The last two weeks I have selected two polar opposite articles for my Pick-Of-The-Week on the topic of Social, Local, Mobile and geolocation. The point was to not only point out the possibilities of location-based applications but also the slippery slope we are potentially headed down.
Let’s start with the positive. After watching the video from Placeme founder Sam Liang, I decided to give the application a try on my iPhone. What did I learn from tracking my location over the last 2 weeks? That I lead a boring life and essentially leave my house, go to work and come home at night! So at the lowest level it helps me track my expenses knowing where I have been over the last week. That being said, the application concept does intrigue me. On the weekend, when I did more than just go to and from work, I found myself visiting different locations like retail outlets that Placeme was able to identify without explicitly checking in. But I found the value falling a bit short. Where I see the value that Placeme, or other services like, providing is linking my actual activities at a location. For example, Placeme could provide me my purchasing habits at a grocery store as soon as I enter that location. This can either be how the Placeme app evolves or it becomes the infrastructure to other mobile applications. The big need is that as a consumer I want all the location data to be tied to my activities from my apps. Think of all the data that could be tied together and served up as personal analytics or personalized intelligence?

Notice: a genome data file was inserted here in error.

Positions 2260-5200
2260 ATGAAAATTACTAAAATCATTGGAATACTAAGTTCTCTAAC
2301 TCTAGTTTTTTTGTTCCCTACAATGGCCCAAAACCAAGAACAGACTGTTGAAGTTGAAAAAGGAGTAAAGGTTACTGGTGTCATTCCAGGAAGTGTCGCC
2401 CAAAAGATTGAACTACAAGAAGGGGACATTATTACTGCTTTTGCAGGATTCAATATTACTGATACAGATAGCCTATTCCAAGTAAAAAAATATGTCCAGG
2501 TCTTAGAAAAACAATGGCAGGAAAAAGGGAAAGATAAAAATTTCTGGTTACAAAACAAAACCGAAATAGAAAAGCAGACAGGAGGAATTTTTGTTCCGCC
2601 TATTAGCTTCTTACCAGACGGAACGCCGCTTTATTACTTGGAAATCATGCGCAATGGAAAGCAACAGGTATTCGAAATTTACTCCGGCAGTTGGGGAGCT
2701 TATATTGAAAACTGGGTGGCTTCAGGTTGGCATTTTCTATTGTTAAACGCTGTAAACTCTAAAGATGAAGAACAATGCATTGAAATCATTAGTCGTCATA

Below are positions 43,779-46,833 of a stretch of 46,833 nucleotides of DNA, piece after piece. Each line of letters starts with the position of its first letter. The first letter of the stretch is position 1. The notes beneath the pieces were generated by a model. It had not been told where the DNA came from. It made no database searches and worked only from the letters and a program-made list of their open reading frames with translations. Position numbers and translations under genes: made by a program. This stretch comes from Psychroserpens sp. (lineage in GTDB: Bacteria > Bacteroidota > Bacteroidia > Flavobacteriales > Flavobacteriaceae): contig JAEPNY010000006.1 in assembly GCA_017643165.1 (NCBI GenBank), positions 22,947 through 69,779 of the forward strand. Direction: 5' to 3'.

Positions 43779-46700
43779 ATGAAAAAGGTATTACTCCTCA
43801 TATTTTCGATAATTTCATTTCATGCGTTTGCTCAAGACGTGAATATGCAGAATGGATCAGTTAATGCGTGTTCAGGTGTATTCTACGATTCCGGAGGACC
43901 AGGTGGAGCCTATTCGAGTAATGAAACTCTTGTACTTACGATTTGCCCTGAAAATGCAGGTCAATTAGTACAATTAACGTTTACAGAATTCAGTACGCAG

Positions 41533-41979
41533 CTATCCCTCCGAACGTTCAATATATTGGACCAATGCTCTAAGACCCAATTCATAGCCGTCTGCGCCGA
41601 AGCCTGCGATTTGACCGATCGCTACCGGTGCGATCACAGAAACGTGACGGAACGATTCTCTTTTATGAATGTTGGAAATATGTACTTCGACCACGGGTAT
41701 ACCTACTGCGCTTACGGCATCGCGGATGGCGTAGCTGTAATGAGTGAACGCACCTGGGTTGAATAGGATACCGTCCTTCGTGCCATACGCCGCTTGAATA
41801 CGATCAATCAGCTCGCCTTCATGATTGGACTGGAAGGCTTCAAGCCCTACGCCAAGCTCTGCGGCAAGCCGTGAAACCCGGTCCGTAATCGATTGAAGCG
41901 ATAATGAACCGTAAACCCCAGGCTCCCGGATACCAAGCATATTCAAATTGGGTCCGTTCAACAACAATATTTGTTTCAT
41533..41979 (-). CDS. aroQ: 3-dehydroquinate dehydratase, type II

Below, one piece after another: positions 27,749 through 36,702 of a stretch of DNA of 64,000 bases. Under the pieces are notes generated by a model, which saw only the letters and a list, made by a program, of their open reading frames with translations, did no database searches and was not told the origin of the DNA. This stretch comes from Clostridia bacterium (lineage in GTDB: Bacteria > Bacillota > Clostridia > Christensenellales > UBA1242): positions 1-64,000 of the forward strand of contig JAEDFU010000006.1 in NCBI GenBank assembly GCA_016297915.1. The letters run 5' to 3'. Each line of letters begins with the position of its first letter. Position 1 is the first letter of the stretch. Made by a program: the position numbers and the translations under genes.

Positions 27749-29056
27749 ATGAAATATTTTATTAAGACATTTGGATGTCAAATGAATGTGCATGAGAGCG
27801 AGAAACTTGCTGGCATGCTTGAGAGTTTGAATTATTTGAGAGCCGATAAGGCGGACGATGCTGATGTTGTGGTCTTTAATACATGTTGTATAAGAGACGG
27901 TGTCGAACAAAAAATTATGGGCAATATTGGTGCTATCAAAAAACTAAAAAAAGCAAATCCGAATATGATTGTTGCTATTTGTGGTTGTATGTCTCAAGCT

So what is the downside? Giving up control. As much as Placeme tells me that it is keeping my data private, I still have put my trust in that this information will be kept private. Other companies have not been so forthright or are exploiting location services. Applications like “Girls Around Me” (i.e. Stalker Apps) or the recent article about technology from Navizon that can track users through their phones and wifi devices are exposing us either explicitly with our knowledge or implicitly without our knowledge.
Location is certainly here to stay and will only evolve to become more powerful and drive value to consumers. But as consumers we need to understand what we give up and expose ourselves to.